Since quite a substantial numbers of rape cases originate from an environment that’s run by the Government namely the school, one could have hoped that every single politician should personally get involved in serious effort to ensure a safe school for every child.
The report from 2006 by Human Rights Watch gives ample proof of this. And so far, the reaction to a very serious problem is a deafening governmental silence.
As I am not known for my tact I will put it another way; the current South African politicians do not seem to even regard the protection of children as one of their responsibilities and could not care less.
This plight is left to understaffed, underpaid and under funded charities, non-governmental organisations and other organisations like SASPSCAN, Child Care, Childline SA, Rape Crisis etc.
Please donate to their cause!
These organisations should be lauded and given our outmost support. But having said this, I maintain that it’s a sad and appalling fact that organisations like these are needed. We’re addressing a massive, national trauma that will continue for generations to come.
Isn’t it therefore an issue for the politicians elected by the people of South Africa to get involved in right now?
If I was a politician I would shout the figures, which are known, from the rooftops and ensure that a large part of my budget is channelled into the future of my country instead of spending all of my time protecting an alcoholic thief that happens to be the current Minister for Health.
What an idiotic legacy to leave behind! It is deemed more important to defend that champion of human rights, Robert Mugabe, in neighbouring Zimbabwe.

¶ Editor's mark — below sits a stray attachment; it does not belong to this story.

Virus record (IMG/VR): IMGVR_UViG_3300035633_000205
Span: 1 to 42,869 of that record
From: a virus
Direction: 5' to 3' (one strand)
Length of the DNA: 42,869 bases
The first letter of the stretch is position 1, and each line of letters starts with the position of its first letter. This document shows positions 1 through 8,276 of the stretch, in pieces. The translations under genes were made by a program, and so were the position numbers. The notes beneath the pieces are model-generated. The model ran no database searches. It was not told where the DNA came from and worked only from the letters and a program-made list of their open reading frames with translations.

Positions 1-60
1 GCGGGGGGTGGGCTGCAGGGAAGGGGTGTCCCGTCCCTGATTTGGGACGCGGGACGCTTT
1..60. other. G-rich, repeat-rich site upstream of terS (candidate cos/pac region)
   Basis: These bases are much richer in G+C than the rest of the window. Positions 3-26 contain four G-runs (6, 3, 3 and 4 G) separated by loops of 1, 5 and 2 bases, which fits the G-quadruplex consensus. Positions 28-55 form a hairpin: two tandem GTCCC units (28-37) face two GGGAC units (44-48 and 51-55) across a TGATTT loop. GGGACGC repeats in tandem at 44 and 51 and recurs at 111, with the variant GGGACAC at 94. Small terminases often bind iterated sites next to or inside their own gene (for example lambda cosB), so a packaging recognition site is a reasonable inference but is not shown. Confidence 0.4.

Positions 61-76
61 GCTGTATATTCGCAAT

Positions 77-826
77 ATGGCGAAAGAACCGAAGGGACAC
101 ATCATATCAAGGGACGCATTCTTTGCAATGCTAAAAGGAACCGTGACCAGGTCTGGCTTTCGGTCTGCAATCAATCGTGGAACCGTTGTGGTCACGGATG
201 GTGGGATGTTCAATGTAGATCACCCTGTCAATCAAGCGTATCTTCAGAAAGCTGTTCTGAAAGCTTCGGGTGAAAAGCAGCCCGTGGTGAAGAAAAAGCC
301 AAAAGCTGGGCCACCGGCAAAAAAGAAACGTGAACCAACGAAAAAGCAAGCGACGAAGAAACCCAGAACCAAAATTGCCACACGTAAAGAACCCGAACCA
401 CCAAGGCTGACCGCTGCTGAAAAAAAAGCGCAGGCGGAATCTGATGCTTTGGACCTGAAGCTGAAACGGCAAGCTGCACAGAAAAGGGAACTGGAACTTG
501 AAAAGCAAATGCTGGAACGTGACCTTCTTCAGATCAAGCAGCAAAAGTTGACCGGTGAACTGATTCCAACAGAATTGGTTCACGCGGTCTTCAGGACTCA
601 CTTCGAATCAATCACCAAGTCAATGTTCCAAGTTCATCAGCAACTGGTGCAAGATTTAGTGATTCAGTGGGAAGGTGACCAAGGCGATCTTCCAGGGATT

No wonder the law abiding citizens of South Africa are totally dumbstruck by the idiotic views and antics of their politicians.
The callousness of South Africa society is once more illustrated by this article.

Monday, August 20, 2007

Just A Thought

Maybe it's better for me sitting on the sidelines to make an observation. I am fortunate not to be bombarded daily by farcical political antics in South Africa.

Something is wrong with the ANC government's approach to the investigation of "alleged" misconduct by the Minister for Health.

"This mirrored earlier responses on the matter by the Presidency. Spokesperson Mukoni Ratshitanga earlier on Monday said the Presidency would not launch an investigation into the matter until the evidence was produced." Mail & Guardian.

They first want evidence before they investigate!

From watching TV I've learnt that evidence is a result of an investigation.

They don't want evidence. They want to know who the sources are so that they can use their Intelligence Agencies to try to discredit and intimidate the ones who were brave enough to speak out.

These politicians should watch a bit more TV and spend less time scheming how to hide incompetence before they come up with crap like this but I guess that is also too much to ask.